A new paper has gone searching through historic trading for these sorts of glitches and ended up finding a lot of—over 18,000, all of which took place too fast for human intervention to have driven them. When they generated a mathematical model of this trading, they found that they showed indications of many traders executing a similar strategy, exactly as you’d expect from automated trading systems. The rise in this style of trading appears to be an emergent property of computerized trading, and it seems to have reached an inflection point near the start of the financial crisis.
…[F]ast trading systems, coupled to a limited number of trading strategies, have caused a fundamental change in the behavior of the stock market. This shift leads to sudden changes in the value of stocks that aren’t linked to any underlying financial factors. (In most cases, the change seems to be transient, and stocks return to their former value rapidly.) What’s not at all clear is what triggers these [ultrafast extreme events], and whether changes in market regulations or trading strategies could eliminate them.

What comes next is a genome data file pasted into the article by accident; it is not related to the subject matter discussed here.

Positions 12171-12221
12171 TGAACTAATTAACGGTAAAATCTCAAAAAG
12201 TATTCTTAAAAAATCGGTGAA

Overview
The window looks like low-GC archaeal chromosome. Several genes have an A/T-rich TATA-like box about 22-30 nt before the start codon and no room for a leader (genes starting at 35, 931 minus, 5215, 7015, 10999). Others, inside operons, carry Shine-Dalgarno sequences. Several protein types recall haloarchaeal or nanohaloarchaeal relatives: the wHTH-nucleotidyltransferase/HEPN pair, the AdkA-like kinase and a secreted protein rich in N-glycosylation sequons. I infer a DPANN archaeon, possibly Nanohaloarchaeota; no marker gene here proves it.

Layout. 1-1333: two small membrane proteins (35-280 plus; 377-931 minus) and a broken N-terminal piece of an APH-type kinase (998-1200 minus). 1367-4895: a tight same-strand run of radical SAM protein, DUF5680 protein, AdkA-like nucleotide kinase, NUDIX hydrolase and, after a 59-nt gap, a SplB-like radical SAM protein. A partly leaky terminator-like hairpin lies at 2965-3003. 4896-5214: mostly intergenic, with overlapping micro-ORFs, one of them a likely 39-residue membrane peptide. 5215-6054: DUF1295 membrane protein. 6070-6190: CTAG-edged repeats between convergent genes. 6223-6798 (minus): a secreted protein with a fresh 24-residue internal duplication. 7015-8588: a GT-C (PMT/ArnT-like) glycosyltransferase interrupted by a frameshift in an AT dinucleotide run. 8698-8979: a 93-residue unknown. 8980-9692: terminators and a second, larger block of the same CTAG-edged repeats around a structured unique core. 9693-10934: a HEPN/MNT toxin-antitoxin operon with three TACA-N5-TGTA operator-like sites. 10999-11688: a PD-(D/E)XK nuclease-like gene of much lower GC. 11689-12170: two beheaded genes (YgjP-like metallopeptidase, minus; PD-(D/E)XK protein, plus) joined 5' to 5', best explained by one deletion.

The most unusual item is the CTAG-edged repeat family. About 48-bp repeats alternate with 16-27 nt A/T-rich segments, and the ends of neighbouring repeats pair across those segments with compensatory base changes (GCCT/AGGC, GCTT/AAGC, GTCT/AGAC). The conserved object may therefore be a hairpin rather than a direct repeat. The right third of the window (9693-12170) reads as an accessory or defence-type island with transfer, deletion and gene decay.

– “Trading bots create extreme events faster than humans can react: Our algorithms now show collective behavior that we do not control” by John Timmer, Ars Technica, 9/15/13
Coming on the heels of Time Magazine’s cover story called “How Wall Street Won: Five Years After the Crash, It Could Happen All Over Again,” this Ars Technica article highlights the technical arms race that could lay the foundation for another crash.
By comparison, the Terminator movies seem almost tame.
This Week's Top Story: Apple Unveils Panicked, Idealess Man At Launch Event http://t.co/Bt5P3oJJuJ
— The Onion (@TheOnion) September 14, 2013
As much as I am rooting for Apple, Tim Cook just seems so colorless. From the very little that I know about him, he comes across as a technocrat with inordinate skill in supply chain management – in other words, someone skilled at executing other peoples’ visions, not necessarily dreaming up the next big thing. Apple has always been a company that shoots for the stars. I don’t hear “that vision thing” in Cook’s plans for the future.